Tourist information and welcome office
Piazza Matteotti, 18 - Loggia dei Lanari - 06121 Perugia
The Etruscans lived here in the VI century BCE, followed by the Romans, and in 1136 the castrum of Corciano was listed as one of the possessions Pope Innocence II confirmed ownership of in a report to the bishop of Perugia. In 1223, Saint Francis was on his way back from Maggiore Island on Lake Trasimeno, where he had spent Lent, and stopped in Corciano. In memory of his passing through town, according to tradition, construction was begun on the Church of San Francesco. In 1334 a Papal Bull issued by Pope John XXII authorised the building of a monastic complex for the Augustinians. In 1364, the castle was sacked by the Compagnia Bianca in the service of the Papal Legate, Egidio Albornoz. In 1416, the soldier of fortune Braccio Fortebraccio da Montone conquered Corciano after a long siege. In 1482 they began construction on the tower of Porta Santa Maria to bolster the defences of the castle. In 1860, it became part of the Kingdom of Italy.
High city walls enclose the medieval castle of Corciano, a town steeped in history and rich with works of art. It is a town of narrow streets, stairs, palazzos, towers, gardens, churches and bell towers, all set in a framework of intact medieval allure.
Not to be missed: in the historical centre is the tower of Porta Santa Maria, the main Piazza Coragino with its XVI century water well, City Hall, once the residence of the Corgna Dukes in the XVI century, the Palazzo del Capitano del Popolo and the Palazzo dei Priori, the church of Santa Maria Assunta, which houses a painting by Il Perugino entitled Assunta (1513) and the city banner painted in 1472 by Benedetto Bonfigli, and, finally, the Gothic-style Church-cum-museum of San Francesco, home to frescoes dating back to the late XIII-early XIV century. Under its floor are 21 family tombs closed with stone slabs that bear the heraldic shields of the town's most important families.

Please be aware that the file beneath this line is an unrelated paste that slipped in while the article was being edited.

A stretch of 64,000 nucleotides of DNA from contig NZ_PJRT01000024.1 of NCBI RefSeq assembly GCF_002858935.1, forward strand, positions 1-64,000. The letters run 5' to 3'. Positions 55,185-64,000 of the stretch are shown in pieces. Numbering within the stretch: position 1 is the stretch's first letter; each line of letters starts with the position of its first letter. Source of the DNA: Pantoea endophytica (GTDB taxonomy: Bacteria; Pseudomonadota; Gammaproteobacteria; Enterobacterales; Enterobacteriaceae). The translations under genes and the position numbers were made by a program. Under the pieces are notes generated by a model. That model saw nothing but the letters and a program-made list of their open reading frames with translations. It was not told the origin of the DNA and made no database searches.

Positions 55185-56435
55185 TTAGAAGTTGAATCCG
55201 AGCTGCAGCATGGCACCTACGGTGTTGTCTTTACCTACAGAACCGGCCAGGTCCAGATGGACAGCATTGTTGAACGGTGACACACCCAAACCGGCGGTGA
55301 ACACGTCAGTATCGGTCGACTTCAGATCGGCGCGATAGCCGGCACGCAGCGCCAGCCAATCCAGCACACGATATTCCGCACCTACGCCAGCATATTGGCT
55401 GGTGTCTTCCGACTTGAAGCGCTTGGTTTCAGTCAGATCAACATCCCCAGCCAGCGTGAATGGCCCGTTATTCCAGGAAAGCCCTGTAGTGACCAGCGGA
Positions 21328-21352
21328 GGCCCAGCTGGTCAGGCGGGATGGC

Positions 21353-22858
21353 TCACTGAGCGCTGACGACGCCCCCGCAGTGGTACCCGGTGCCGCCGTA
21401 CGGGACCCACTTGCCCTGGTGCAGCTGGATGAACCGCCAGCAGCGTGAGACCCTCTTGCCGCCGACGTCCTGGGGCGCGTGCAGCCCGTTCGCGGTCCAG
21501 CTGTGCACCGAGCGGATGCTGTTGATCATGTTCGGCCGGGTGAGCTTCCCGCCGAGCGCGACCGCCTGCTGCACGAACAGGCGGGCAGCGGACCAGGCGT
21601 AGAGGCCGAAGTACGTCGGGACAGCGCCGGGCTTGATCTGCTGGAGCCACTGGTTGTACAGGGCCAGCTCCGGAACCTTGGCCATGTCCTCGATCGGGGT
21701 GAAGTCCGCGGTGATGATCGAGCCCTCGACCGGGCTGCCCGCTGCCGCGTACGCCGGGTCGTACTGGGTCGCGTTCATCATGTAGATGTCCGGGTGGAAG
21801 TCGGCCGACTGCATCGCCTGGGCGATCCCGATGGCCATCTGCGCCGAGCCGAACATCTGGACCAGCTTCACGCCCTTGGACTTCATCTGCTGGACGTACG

Another point of interest is the church of Sant'Agostino (1334), set on top of a hill dotted with olive trees facing the hill on which Corciano rises. It is home to various paintings from the XVIII century and wooden statues of the patron saints San Michele Arcangelo, San Sebastiano, San Rocco and San Macario.

Inside Corciano you can visit the XVI century Church of San Cristoforo, the museum of the Pievania and in a typical home in the centre, on Via Tarragone, is the peasant's house museum.
Outside the walls, on Via Cornaletto, in a modern building destined to become a cultural centre of great importance for the region, is the Antiquarium, which houses paleontological, prehistoric, Etruscan and Roman relics from all over the surrounding area.

In the environs of the town, aside from the Strozzacapponi Etruscan necropolis, the magnificent castle of Pieve del Vescovo, restored and turned into a villa designed by the architect Galeazzo Alessi in 1570, is also well worth a visit. As is the little church dedicated to Saint John, home to a lovely fresco by the artists of the school of Il Perugino. Other major points of interest are the castles of San MarianoMantignana and Solomeo, a beautifully renovated town, Chiugiana, Castelvieto, Capocavallo and Migiana, where there is a quarry of great paleontological interest with numerous ammonite fossils.

The region around Corciano is home to an environmental and naturalistic heritage of importance on a European scale. From the town you can enjoy wonderful views that span from the verdant tops of Monte MalbeMonte Tezio and Monte Acuto to that of far away Monte Amiata, which on clear days is visible in the distance. The top of Monte Malbe, known as Colle della Trinità, is a wooded area of typical Mediterranean vegetation and includes several different species: holm, turkey and sessile oak trees, arbutus and juniper.